I am looking to Block all old browsers that support only TLS 1.0. Since TLS 1.0 is out of PCI Compliance, it is a safety measure that I want to take. But I am having trouble finding a list of these old browsers. Can anyone help?

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    You want to block them? By userAgent string? Why not simply disable TLS1.0 server side? – StackzOfZtuff Jan 9 '18 at 19:28
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    Can you clarify whether you mean that you control the servers and want to prevent them from accepting connections to these old browsers? Or do you control workstations, and you want to make sure you've removed all old browsers? – Mike Ounsworth Jan 9 '18 at 19:34
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    @StackzOfZtuff: Common sense would say he probably wants to find out how many browsers (=> users) would be impacted by such a change before actually making the change... – Mehrdad Jan 10 '18 at 7:12
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    @Mehrdad: Yes. But common sense would also say OP should mention that in the question... – sleske Jan 11 '18 at 9:55
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    @sleske: That's literally the opposite of what you do when something is common sense. – Mehrdad Jan 11 '18 at 10:48

I am having trouble finding a list [of old browsers that only support TLS 1.0]

Lists of browsers with specific features

Trouble finding a suitable list might be partly because such a list might be large, incomplete, frequently changing and might need to take account very large numbers of plugins and addons.

As Tripehound mentioned in a comment. A browser might not be on such a list because it has support for TLS 1.2 even if support for 1.1 and 1.2 is disabled by default. This makes relying on a list more risky.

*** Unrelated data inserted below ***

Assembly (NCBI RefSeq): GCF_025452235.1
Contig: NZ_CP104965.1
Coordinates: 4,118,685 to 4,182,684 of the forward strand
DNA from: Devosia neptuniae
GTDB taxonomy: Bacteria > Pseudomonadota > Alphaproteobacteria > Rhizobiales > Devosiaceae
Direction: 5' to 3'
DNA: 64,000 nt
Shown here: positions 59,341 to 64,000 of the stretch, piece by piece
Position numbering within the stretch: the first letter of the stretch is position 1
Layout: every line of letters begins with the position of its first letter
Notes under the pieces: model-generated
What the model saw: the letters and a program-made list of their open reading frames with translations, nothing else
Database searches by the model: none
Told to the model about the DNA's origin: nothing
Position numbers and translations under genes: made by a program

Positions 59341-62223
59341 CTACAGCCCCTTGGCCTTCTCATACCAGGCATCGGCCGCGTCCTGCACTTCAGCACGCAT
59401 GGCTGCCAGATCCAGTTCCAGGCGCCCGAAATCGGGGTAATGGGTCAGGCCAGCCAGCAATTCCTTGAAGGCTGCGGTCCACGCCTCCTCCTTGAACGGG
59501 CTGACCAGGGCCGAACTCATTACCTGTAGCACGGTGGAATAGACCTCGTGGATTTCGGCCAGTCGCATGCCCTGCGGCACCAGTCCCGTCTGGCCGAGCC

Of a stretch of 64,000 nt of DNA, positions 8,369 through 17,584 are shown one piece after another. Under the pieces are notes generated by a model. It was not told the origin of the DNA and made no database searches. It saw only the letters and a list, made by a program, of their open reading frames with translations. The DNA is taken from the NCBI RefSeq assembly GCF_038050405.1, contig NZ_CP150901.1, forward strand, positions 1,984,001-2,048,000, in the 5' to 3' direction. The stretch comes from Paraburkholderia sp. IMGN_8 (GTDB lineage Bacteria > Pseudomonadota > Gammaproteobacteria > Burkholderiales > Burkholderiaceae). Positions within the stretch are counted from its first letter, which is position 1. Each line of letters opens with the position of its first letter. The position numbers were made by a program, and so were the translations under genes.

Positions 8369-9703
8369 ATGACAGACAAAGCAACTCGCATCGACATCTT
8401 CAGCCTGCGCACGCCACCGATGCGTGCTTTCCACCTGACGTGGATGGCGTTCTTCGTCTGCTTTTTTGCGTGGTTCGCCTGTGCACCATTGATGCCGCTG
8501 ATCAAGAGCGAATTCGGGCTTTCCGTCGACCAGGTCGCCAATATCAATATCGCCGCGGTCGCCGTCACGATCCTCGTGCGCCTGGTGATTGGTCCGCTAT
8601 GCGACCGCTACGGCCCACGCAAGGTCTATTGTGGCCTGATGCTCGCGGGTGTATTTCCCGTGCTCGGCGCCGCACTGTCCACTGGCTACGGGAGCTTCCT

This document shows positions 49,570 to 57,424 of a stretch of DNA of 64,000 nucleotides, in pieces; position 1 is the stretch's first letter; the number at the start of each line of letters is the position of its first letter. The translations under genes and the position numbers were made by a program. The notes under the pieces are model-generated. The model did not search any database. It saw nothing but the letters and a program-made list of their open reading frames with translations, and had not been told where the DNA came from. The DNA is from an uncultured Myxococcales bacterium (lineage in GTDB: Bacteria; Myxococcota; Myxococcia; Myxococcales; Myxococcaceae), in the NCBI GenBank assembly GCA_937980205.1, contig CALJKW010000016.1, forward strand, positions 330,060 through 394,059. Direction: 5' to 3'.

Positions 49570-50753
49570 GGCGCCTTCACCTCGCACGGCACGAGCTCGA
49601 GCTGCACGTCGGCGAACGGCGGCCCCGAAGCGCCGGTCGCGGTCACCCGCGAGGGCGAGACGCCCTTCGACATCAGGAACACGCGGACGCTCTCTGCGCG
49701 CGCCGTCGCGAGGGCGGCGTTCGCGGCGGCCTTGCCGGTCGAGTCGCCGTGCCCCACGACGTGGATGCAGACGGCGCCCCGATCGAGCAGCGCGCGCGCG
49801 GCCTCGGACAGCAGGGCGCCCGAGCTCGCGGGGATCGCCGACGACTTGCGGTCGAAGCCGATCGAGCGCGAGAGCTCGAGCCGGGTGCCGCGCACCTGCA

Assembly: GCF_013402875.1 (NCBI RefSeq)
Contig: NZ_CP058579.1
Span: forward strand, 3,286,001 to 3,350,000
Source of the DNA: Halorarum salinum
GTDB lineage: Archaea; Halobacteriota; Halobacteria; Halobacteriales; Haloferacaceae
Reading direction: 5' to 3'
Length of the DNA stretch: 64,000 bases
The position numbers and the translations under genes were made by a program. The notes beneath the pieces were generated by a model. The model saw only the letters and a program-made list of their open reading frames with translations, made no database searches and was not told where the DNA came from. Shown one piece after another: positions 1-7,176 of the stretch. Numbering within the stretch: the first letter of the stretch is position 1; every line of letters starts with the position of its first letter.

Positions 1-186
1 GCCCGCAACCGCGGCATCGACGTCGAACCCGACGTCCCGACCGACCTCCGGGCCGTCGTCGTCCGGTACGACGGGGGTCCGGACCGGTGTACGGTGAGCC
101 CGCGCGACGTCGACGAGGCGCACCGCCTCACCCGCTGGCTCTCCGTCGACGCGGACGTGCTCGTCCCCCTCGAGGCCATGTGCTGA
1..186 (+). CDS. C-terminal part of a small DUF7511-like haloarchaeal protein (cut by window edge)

Depending on what you are doing, you may not need a list of browsers (user agents?).

Predicting Impact of barring browsers that use TLS 1.0

If you need to work out how many of a server's customers rely on TLS 1.0 you can enable TLS version logging in Apache and probably in other webservers etc. After a suitable period (e.g. a week) you would have some good statistics about the number of customers affected.

Preventing use of insecure protocols by browsers

It is often possible to configure web-servers and other services to not support TLS 1.0 - thus blocking browsers that don't support more recent versions.

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    This is the most complete and most efficient way to handle this problem. Disable 1.0 on the server – schroeder Jan 9 '18 at 17:44
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    I would assume that the OP is trying to determine how large the impact would be of disabling 1.0 before throwing the switch. – Peter Green Jan 9 '18 at 19:47
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    @PeterGreen but then impact analysis should be done on the server, too. Look at the logs to see when TLS 1.0 is used and measure from that, not from a generic list. – schroeder Jan 10 '18 at 10:08
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    When TLS 1.0 is used isn't necessarily the same as when it's the only option available. While, I suspect, most browsers that can do better than 1.0 will be configured to do so, there may be some that could do better but aren't (currently) configured to do so. IIRC when IE first added the ability to do TLS 1.1/1.2, the options to use them were disabled by default (although later updates enabled them by default). – TripeHound Jan 10 '18 at 10:24
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    @TripeHound Since the client-initiated TLS handshake is the same for TLSv1/TLSv1.1/TLSv1.2 and allows the server to choose among the cipher suites supported by the client, the server should always be able to determine whether the client can support TLS > v1 unless the client is being intentionally evasive about it. For example, forcing cipher suite AES256-GCM-SHA384 (defined in TLSv1.2) to be preferred over AES256-SHA (defined in SSLv3/TLSv1) on the server side will always end up choosing AES256-GCM-SHA384, proving the client supports TLSv1.2. – Christopher Schultz Jan 10 '18 at 21:18

You can use our good friend Can I Use, which tells us that TLS v1.1 is supported since: